Azhar is also passionate about developing people. Through the DMAS, he works with training providers and industry players such as NTUC and E2i to identify skills and develop courses needed for the Professional Services/Marketing Industry Transformation Map. He also teaches business management and digital marketing at the Singapore Media Academy.
“What better way to put all that accumulated specialised corporate experience to use,” he says.
(Photo credit: Dennis Quek)
Connecting with like-minded people
At the age of 40, Azhar experienced a mid-life crisis that prompted him to enter his first marathon. It was supposed to be a ‘one-time only’ thing. But since then, Azhar has finished 116 marathons and ultra-marathons around the world. The goal of some of these races can be as much as 100km in 32 hours.
Nowadays, he prefers to participate in 30km to 50km trail races which typically have a 12 to 14-hour time limit. He reveals that he signs up for races because it takes less effort and costs less money than to organise his own hiking trips.
He says: “I like outdoor adventures, like trekking up mountains. If I plan my own trek, I have to hire my own hiking guide and plan and pay for all the hiking support and permits for my small group of friends. Races already have on-course support such as water, food, medical aid and transportation provided and there will be more than a hundred participants to hike with. All I have to do is pay the registration fee. I decide where I want to go in the world and look for a race there.”
He usually travels with a group of hiking buddies since he races for fun and camaraderie, and not for competition. He loves to meet new people during the races; some of his closest hiking buddies are people he met years ago at a race. “Trekking is a social equaliser. It doesn’t matter what job you do or how old you are. On the trail, you are all peers.”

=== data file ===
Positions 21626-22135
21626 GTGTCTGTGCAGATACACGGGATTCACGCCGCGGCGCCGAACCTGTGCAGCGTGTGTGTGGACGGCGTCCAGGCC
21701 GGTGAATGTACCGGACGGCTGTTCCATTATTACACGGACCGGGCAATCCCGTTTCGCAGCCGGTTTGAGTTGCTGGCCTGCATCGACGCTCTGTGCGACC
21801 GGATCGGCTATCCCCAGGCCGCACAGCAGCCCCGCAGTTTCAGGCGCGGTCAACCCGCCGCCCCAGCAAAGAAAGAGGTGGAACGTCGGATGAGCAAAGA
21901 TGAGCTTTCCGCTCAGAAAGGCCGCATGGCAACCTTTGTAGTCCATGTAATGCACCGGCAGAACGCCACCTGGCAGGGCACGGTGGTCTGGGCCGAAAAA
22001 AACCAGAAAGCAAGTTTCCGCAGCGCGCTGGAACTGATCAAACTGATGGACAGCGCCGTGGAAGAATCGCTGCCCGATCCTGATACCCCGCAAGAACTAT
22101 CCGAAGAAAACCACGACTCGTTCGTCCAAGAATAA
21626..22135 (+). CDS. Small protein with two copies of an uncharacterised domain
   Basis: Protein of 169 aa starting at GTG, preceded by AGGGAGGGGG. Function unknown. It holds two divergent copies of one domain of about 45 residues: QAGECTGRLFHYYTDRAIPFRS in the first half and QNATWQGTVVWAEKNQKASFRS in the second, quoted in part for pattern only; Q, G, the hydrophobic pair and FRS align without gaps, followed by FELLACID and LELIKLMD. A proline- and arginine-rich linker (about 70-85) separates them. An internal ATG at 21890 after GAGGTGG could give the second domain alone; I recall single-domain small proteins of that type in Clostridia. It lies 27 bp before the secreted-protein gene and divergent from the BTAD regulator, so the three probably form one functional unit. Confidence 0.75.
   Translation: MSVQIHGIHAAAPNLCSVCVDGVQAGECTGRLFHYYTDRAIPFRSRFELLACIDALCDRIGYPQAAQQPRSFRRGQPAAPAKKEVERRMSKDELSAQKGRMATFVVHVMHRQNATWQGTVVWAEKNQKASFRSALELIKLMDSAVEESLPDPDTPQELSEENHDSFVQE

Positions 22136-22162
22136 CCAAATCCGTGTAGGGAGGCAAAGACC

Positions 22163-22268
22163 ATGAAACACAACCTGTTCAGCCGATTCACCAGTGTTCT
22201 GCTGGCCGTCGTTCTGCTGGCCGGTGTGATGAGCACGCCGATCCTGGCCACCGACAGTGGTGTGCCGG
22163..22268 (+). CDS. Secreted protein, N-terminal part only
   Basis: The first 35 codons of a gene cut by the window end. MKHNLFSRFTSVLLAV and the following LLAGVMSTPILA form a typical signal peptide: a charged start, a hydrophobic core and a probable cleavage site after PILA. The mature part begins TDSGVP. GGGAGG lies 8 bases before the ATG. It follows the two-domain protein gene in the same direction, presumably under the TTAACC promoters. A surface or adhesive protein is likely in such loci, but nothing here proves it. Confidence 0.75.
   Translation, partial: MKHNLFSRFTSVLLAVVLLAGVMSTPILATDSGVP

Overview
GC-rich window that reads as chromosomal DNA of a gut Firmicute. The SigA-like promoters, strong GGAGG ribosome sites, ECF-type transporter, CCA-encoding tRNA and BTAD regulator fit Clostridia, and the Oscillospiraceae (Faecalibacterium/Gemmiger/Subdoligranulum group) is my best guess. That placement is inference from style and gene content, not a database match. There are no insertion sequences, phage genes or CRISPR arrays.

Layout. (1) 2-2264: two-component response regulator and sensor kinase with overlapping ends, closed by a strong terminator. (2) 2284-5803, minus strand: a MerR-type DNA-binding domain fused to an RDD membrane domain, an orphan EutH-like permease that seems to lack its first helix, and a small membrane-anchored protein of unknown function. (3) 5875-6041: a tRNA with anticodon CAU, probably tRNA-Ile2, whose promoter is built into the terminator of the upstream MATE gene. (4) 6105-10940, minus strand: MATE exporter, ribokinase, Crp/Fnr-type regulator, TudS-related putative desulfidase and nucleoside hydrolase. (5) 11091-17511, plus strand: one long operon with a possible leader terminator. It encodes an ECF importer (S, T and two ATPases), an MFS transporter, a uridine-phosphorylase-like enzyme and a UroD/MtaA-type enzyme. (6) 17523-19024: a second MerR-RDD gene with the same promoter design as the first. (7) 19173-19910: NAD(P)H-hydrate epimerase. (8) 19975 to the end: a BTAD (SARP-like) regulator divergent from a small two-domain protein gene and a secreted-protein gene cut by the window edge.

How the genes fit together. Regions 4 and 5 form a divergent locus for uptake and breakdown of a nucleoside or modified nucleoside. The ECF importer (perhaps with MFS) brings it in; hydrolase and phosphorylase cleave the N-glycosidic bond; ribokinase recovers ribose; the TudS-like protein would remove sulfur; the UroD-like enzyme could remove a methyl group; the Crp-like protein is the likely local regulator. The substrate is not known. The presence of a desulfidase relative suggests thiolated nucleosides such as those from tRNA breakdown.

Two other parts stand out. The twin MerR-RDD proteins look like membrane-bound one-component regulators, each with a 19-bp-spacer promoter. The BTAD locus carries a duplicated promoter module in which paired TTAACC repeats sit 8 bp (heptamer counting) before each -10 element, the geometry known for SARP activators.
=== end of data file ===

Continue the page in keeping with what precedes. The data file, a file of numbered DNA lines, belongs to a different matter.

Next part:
When asked how he manages to run such great distances in ultra-marathons, he says: “Actually, no one says you have to run. I’m a data guy. I calculate the average speed needed to finish the race and it’s usually like a fast walk… I’ve accumulated enough experience to know how to ‘have fun’ without killing myself. What we do is run a bit at some parts, stop to take photos and walk a lot for most of the other parts.
“I don’t finish every race that I start. Some are just too difficult for me, given the amount of training I’m willing to put in, but it covers places that I want to see. So we start, make sure we see the things or places we want to see and bow out graciously when we get cut off. It’s still ‘mission accomplished’ as the mission was to see things, not necessarily finish the race. My race, my terms!”
Caring for his health
In order to enjoy his trips, he maintains his fitness with daily exercise and practice runs. “I don’t want to win; I only want to ‘not suffer’. So, I train enough to be able to complete the races comfortably. And I maintain my fitness throughout the year so I can go on these adventures on short notice when my friends call me up.”
Every day, he clocks about 10,000 steps. On weekends, he throws on his race pack, running or walking for three to five hours, and covering up to 40km on nature trails around Singapore.
For 2023, he plans to participate in about 10 treks or races. One trek he has planned is to the base camp of Annapurna, the tenth highest mountain in the world at 8,091 metres above sea level, for his annual trek in Nepal!
We can all age successfully by taking the time and effort to care for ourselves and others, contribute meaningfully, and stay connected to family and friends. Follow I Feel Young SG on Facebook, Instagram and www.moh.gov.sg/ifeelyoungsg/ for regular doses of inspiration and motivation to live a happy long life.